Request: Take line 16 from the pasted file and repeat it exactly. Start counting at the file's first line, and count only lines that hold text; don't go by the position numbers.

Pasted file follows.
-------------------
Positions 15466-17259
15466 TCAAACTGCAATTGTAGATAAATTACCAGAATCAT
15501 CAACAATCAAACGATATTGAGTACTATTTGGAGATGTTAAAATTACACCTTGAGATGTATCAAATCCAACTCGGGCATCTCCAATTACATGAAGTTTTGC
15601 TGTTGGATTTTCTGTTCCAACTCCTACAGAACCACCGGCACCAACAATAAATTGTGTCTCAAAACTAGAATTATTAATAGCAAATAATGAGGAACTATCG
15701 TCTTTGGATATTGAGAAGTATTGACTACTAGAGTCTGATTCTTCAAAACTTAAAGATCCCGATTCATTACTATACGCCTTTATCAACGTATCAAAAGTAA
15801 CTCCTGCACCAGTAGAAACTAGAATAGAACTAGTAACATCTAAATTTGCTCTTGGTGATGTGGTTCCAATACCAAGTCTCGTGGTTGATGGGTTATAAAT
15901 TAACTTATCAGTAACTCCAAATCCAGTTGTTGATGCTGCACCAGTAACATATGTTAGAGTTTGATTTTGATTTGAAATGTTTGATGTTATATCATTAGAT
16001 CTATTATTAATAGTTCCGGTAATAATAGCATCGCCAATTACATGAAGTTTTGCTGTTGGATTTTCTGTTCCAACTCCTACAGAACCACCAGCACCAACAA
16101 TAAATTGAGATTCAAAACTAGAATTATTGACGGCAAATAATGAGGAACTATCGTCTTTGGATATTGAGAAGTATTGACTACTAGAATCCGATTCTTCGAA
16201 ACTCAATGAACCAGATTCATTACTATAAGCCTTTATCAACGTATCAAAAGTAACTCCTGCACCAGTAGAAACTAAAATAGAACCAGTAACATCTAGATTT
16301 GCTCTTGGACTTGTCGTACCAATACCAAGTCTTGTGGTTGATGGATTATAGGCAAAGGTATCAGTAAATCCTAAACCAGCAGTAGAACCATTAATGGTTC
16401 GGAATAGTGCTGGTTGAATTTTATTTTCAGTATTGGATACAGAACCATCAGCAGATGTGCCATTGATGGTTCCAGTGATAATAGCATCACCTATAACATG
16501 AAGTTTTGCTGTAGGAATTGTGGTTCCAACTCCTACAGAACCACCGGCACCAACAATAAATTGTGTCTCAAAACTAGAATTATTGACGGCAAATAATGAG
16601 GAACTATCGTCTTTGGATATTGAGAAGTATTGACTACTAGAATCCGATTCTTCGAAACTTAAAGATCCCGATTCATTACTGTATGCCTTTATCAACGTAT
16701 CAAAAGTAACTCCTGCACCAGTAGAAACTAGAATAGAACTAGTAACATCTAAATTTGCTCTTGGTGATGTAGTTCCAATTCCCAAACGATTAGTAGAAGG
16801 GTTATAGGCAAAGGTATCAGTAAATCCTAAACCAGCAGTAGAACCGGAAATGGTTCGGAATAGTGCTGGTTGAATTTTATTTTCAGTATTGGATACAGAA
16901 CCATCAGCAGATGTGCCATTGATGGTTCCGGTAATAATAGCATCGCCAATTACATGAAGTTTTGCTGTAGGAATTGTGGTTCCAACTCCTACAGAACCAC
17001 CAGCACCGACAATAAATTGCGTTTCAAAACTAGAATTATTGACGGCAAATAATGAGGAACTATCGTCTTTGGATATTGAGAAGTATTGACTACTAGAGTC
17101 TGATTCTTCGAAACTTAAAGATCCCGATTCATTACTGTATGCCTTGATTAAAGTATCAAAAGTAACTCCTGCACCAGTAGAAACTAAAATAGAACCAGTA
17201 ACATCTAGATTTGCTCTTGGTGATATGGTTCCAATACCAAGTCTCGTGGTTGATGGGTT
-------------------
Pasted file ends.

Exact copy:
16801 GTTATAGGCAAAGGTATCAGTAAATCCTAAACCAGCAGTAGAACCGGAAATGGTTCGGAATAGTGCTGGTTGAATTTTATTTTCAGTATTGGATACAGAA